Moon Girl and Devil Dinosaur volume 1: BFF from Marvel collects the first 6 issues of this new series. Lunella Lafayette is a 9 year old science geek tinkering inventor who's smart but not quite smart enough for the Future Foundation et al., so she's stuck in a public school near Yancy Street. She's obsessed with trying to find a cure for the Terrigen Mist, as she claims to have Inhuman genes and she fears the change (don't tell her about puberty!). She finds an apparent Omni-Wave Projector, which is/was also the Nightstone worshipped by the bad tribe of Killer Folk that the original Moon Boy faced off against with Devil Dinosaur by his side. Time portal shenanigans bring Killer Folk and Devil Dinosaur to the present, where Lunella, aka Moon Girl, meets up with them. The Nightstone gets lost and found, Devil Dinosaur rampages, the Killer Folk adapt to their new time period, and by the end Lunella faces her greatest fear.
This is an odd book. Tonally it seems off. I don't really get why everyone's an asshole to Lunella, except maybe because she's a bit of an asshole too. She's an apparent inventing genius who thinks she's too good for everyone, but she actually is too good for everyone intellectually. There's an air of absurdity, but it's not quite wacky enough. When Devil Dinosaur is captured, he(?) is held in a wing of the Natural History Museum, because, hey, that's where they have the bones of dinos! And the Killer Folk somehow learn English quite well and start a gang, and seeing these monkey creatures dressed as gangbanger types is amusing. But sometimes the absurdity takes you out of the story -- if the media identifies Lunella as being seen with Devil Dinosaur when he first rampages, why aren't the authorities questioning her? How does Devil Dinosaur get into the giant lab Lunella has at the school? Why does the Cho Hulk dismiss Lunella so easily and harshly? Eighth smartest my ass. Why are matches and fire so impressive to Lunella's classmates?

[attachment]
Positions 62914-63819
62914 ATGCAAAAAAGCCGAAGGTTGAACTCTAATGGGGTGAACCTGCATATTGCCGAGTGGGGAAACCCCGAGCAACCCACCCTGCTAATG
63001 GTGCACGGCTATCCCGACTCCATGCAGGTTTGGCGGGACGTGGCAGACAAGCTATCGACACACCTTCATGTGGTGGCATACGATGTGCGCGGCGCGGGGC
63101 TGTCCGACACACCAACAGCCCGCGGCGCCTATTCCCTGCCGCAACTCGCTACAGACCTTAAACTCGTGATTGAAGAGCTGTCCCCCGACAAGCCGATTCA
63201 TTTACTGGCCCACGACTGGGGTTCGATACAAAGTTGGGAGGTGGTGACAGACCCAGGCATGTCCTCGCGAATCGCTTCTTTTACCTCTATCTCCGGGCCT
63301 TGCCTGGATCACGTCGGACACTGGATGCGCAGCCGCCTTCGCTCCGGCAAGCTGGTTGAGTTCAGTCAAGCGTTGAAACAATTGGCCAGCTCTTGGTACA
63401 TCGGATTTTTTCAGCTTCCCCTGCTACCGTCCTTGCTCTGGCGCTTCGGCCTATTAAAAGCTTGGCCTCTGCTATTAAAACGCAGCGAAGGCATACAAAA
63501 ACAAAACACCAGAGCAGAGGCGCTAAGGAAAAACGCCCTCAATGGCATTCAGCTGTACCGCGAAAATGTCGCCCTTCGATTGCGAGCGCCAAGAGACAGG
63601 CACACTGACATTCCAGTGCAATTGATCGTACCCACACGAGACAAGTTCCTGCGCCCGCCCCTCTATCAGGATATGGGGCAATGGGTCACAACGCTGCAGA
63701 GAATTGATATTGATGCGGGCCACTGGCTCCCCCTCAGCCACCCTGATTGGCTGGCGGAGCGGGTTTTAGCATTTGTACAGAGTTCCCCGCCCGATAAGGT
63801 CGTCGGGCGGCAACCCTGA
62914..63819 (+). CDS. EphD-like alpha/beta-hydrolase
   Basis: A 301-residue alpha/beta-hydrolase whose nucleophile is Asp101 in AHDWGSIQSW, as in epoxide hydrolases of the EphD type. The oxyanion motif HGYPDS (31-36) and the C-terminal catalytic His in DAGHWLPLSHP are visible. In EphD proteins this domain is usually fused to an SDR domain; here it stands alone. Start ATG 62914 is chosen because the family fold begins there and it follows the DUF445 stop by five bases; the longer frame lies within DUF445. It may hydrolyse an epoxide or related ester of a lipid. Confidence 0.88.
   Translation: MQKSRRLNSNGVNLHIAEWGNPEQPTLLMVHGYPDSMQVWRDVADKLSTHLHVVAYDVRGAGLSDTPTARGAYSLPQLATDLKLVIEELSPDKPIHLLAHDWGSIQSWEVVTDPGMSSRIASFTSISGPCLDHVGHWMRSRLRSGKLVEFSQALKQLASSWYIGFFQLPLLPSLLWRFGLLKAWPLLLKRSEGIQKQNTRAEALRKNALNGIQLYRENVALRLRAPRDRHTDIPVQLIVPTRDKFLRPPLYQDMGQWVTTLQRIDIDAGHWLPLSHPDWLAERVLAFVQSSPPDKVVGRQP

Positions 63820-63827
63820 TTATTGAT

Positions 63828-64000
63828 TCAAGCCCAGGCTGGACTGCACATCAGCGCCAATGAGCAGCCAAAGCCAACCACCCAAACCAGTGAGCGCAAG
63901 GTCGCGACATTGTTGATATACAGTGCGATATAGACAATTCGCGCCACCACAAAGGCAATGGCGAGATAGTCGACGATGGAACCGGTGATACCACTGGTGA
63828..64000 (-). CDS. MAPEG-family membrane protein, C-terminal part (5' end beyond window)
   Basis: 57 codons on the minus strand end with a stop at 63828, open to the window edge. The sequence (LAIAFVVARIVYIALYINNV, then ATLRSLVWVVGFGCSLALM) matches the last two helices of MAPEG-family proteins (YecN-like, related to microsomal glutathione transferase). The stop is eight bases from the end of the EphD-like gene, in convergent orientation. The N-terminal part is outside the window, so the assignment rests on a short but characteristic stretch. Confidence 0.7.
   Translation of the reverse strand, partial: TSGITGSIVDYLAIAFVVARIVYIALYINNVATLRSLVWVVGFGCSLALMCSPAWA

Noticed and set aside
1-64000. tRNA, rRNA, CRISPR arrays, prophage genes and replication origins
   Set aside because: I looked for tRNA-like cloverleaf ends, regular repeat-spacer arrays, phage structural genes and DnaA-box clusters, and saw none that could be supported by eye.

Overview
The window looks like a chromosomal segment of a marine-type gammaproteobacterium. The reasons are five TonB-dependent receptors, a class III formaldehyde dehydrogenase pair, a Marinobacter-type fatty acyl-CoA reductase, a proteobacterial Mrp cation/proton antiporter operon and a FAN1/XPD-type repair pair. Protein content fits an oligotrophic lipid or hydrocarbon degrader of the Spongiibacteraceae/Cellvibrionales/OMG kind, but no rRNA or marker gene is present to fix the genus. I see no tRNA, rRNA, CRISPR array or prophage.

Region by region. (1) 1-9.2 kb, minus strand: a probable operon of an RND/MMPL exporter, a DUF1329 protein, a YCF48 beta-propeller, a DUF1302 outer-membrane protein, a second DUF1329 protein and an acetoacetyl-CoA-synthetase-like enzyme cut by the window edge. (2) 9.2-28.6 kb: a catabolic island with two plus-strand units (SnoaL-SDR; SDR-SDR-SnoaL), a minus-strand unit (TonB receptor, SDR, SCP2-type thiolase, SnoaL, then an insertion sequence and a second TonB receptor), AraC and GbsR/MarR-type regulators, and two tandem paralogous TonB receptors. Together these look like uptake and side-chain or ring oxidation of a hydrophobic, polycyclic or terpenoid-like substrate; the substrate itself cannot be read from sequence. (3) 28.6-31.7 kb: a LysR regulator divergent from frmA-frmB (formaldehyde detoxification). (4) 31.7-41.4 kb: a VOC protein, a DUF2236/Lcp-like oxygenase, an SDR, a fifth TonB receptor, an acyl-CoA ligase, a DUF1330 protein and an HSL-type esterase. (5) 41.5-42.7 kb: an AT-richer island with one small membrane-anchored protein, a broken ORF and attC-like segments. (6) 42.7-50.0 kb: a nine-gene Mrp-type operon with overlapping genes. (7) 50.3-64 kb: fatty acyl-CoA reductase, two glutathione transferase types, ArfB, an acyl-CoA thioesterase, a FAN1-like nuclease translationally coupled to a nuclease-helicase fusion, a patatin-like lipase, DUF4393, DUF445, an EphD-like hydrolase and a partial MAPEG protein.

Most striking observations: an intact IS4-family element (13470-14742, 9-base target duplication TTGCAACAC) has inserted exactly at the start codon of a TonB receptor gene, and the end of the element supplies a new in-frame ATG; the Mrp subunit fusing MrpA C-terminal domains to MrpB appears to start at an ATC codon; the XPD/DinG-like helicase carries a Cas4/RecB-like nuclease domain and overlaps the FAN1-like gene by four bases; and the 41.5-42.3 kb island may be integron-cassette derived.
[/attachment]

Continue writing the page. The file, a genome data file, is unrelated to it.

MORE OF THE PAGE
Brandon Montclare and Amy Reeder co-write the book, with Reeder doing the covers, and they co-wrote Halloween Eve, which was ok until the unearned feel good ending, and Rocket Girl, which was decent from what I remember. They appear to still be feeling out their writing, as they didn't make me like Lunella's story as quickly as I liked, say, Kamala Khan as Ms. Marvel.
However, the art by Natacha Bustos is amazingly good. Reminiscent of Javier Pulido on She-Hulk, maybe some Phil Hester, it's got a wonderful cartooniness and expressiveness to the characters. Layouts are fun without being hard to follow for the most part. Colors are bright when they need to be and moody when they need to be, thanks to Tamra Bonvillain's work. Letters are by VC's Travis Lanham, edits by Mark Paniccia and Emily Shaw. Also nice covers by Reeder, with swell variants like the Trevor Von Eeden and Paul Pope ones.
Overall it seems to be a work in progress, still finding its footing. If the absurdity got ramped up a bit, especially with the great art by Bustos, the book might become really good. As of now, I enjoyed it and am cautiously optimistic for the future, which I'll read in further trades. Recommended.